A nostalgic look over my life. An emotional farewell. A hopeful 'see you soon'.
I sought after a sophisticatedly adventurous, yet intimately introspective path in carving out this debut work. What we are left with stands as a 37-minute linear peice of music, divided into four chapters, all in natural succession.
You see, my first 31 years of life, all spent in New England, have been lived within a mile of one of four rivers: the Aberjona, the Quinnipiac, the Neponset or the Charles. In New England nearly every town or city was built on a river. They give life, passage and an ability to industrialize. Their historical significance plays the most integral part in the settling of those regions, eventually leading to where my family would nest. These rivers bestow life to everything they touch, yet not lauded with the same praise we give to the majesty of the sea they run to.
So I made every attempt to paint each of these rivers, and the invaluable stages and series of events that they each stood by over the course of my life.
To make this narrative come to life I played acoustic instruments, vintage synthesizers and even incorporated elements of musique concrète from monaural field recordings--some of which date back to over a decade ago.
From the opening moments to its close, I found myself ebbing and flowing between waves of Postmodern Minimalism and 19th-Century harmonic cadences. Splashes of angsty moments of aleatoric texture are splattered throughout this work and seem to underscore my emotions best.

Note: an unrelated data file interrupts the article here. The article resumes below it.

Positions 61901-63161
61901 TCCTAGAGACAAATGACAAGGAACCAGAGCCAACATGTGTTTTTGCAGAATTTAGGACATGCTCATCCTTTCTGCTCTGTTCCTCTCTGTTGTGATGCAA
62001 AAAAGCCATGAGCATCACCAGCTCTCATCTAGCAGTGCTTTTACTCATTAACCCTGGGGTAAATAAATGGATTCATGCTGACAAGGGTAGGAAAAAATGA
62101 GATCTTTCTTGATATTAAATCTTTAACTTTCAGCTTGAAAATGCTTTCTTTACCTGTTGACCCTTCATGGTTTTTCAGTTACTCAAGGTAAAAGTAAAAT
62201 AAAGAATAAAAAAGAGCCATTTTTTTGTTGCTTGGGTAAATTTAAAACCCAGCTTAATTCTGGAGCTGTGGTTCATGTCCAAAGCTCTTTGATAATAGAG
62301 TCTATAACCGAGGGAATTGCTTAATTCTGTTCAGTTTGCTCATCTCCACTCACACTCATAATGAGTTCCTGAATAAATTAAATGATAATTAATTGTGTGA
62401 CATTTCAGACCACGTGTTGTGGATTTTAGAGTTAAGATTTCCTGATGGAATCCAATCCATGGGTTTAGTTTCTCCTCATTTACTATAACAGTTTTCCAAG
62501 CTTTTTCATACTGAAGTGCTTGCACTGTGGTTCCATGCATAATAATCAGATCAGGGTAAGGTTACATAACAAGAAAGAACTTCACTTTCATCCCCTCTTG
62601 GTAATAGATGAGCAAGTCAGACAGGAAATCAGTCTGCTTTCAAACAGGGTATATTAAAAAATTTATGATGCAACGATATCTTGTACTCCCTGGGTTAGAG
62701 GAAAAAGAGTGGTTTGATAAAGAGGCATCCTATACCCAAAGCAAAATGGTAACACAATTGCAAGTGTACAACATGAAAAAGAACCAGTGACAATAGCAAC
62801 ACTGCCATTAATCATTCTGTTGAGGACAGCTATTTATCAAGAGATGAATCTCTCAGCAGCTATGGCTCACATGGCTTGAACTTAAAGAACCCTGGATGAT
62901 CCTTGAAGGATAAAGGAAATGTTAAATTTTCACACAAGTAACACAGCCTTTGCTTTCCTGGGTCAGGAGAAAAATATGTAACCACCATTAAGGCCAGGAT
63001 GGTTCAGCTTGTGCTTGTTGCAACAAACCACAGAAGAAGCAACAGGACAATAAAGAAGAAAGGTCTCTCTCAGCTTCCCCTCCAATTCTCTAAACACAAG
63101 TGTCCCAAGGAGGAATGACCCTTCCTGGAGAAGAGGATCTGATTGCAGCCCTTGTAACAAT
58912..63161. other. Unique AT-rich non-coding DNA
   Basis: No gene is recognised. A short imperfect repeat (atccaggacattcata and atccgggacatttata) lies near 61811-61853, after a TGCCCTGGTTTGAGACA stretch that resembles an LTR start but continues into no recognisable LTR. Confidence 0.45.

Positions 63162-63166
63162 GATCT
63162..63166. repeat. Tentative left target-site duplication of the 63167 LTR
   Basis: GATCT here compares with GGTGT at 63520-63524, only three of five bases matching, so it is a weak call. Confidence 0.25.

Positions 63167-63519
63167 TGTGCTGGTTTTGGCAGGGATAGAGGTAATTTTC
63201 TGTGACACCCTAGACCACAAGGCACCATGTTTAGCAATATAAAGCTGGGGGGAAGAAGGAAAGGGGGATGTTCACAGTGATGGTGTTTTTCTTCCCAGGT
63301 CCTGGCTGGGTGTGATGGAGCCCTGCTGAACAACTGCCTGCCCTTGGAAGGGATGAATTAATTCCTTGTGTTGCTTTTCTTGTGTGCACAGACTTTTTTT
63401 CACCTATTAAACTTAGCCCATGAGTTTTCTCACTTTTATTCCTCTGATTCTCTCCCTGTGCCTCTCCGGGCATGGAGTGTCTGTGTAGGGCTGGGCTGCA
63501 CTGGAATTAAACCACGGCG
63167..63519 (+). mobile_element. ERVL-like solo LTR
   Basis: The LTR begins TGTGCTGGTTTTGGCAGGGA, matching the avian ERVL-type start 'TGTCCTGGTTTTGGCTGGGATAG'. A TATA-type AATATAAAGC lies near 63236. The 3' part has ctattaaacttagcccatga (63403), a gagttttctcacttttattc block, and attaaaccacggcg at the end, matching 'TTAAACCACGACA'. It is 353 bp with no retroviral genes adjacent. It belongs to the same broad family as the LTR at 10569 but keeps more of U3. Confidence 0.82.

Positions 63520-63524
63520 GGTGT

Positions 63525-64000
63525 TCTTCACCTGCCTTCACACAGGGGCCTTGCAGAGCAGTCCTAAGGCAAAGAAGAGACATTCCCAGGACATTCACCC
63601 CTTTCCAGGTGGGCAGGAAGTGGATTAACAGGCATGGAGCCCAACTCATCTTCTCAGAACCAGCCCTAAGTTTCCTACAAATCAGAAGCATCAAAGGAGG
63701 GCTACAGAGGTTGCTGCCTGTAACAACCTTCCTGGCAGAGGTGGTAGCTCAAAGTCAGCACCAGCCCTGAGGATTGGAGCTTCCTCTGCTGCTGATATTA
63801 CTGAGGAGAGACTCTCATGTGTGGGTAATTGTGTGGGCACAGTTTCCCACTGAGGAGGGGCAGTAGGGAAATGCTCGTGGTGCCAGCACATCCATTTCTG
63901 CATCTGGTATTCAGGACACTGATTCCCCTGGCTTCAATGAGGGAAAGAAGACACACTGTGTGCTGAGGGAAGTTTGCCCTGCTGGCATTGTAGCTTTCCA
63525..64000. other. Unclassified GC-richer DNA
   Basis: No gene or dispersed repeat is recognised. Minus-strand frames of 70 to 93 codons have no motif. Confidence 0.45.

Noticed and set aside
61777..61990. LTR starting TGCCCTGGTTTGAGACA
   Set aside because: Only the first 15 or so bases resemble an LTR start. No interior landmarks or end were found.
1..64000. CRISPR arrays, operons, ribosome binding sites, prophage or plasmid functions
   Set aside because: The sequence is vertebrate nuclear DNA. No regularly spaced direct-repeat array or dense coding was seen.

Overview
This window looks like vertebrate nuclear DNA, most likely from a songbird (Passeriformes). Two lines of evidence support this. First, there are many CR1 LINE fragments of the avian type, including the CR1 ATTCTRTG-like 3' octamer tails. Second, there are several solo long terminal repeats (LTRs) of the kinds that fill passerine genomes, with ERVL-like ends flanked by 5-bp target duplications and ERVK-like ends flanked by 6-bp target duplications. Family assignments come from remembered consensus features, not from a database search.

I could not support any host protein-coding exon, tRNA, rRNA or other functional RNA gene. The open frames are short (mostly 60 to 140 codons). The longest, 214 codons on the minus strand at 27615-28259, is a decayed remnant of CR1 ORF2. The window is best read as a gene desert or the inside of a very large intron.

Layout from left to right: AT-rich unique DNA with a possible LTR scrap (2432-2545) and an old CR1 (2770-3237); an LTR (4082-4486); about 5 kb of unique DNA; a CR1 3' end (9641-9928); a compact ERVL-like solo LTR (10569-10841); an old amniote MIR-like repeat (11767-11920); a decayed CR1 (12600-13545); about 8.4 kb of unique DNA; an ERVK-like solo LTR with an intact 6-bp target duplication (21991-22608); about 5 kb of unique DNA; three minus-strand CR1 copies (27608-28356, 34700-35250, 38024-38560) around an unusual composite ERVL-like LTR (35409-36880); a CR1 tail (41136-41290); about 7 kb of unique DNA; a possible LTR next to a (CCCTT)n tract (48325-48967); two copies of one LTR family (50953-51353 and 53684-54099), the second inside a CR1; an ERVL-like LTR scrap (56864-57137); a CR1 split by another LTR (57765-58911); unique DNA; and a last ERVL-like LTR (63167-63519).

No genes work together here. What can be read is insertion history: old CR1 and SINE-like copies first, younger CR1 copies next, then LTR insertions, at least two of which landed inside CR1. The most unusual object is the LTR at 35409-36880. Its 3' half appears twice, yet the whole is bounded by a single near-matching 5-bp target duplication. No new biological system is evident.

Instrumentally, Autobiographie received its start in March of 2015, where I recorded myself playing inside the 'Winchester Cathedral' on a rare German and Italian made Shulze-Pollmann grand piano. Standing eight miles from Downtown Boston, resonant and earthy tones were candidly captured inside this great stone edifice.
A relocation to California put any further recording on hold, until I resumed this past June. Here, beneath the hum of the Los Angeles Airport, analogue synthesizers began to slowly rise and fall around those recorded piano sequences. Bowed electric bass guitar and violin created strange, yet seemingly familiar tonalities.
Aberjona features an analogue poly-synth that hails from the same year I was born, 1984, to further connect this early self-portrait. Quinnipiac exhibits the rush of the Quinnipiac River to remind us how Nature sings just as well as melodic instruments. Neponset features the Shulze-Pollmann as prepared piano, this time slightly out of tune, creating wonderful chance and metallic sounds. Lastly, Charles opens with Winchester's massive Casavant Frères Pipe Organ, giving way to a mono-synth's four-part counterpoint, followed by a richly layered chordal passage and nocturnal cricket song from my home.
Like a book, this work is linear. It was designed to be taken in from its beginning, to its conclusion. I really hope this music moves you, in the same way that it has moved and changed me during its making.
g r e g o r y